Some travellers love Christmas
 and lament that they can’t be home. Others enjoy the escape from the consumerism and endless carolling (put me in that camp!) and some look for the quirky that happens when other cultures interpret Christmas in their own land. I asked some traveller friends to share how they see and spend Christmas on the road; it’s like a peek into Christmas Around The World.

You can see all the ‘A Travellers Christmas’ posts here.

Christmas Dinner at Koh Pha-Ngan

Christmas Dinner In Thailand

Although neither Jason nor I live in our hometowns any more and we often don’t get ‘home’ for Christmas every year, the year we were travelling was the first year that we also weren’t in our home country for Christmas.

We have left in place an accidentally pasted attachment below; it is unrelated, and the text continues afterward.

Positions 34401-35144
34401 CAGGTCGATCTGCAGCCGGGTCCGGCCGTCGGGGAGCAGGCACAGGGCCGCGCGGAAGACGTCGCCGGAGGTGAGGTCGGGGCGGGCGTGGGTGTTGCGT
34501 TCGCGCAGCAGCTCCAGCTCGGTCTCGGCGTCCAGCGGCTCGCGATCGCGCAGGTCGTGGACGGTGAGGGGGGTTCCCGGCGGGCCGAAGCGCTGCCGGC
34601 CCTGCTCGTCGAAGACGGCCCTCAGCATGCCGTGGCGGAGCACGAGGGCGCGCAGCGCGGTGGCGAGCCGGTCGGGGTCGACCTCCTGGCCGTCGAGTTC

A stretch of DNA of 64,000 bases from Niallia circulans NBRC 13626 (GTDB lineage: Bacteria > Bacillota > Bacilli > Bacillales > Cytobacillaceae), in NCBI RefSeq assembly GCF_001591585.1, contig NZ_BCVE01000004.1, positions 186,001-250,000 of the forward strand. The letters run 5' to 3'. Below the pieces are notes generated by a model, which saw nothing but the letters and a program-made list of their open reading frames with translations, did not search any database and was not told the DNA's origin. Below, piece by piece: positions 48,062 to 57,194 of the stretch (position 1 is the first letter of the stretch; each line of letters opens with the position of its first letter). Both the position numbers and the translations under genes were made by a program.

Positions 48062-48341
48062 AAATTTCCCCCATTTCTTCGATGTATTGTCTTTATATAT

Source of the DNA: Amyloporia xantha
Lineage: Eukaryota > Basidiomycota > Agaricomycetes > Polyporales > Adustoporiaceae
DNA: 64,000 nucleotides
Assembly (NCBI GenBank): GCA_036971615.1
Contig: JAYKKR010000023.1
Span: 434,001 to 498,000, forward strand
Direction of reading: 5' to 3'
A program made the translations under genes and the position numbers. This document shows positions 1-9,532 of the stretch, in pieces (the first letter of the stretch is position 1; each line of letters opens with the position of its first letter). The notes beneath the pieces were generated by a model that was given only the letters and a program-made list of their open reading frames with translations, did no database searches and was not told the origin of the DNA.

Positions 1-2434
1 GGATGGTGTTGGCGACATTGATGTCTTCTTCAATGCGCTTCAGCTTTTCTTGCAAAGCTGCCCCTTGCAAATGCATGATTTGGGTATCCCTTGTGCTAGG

We were in Thailand; just about as far away from the North Pole you can get. And I loved it.

No freezing temperatures, no snow, no Jingle Bells in the middle of November, no harried shopping in overstuffed malls. Just some simple lights and braided palm fronds as decorations, barbecued seafood for dinner, and the hotel staff wearing Santa hats with huge smiles on their faces reminding me that Christmas is about relaxing and having fun no matter where in the world you are.

A Christmas distilled down to its essential elements; love, peace, and joy.

That is what I wish for each of you this Christmas Day. The company of those who you love most, the knowledge that if you can’t be with them that they miss you as much as you miss them, and the simple joys of the season.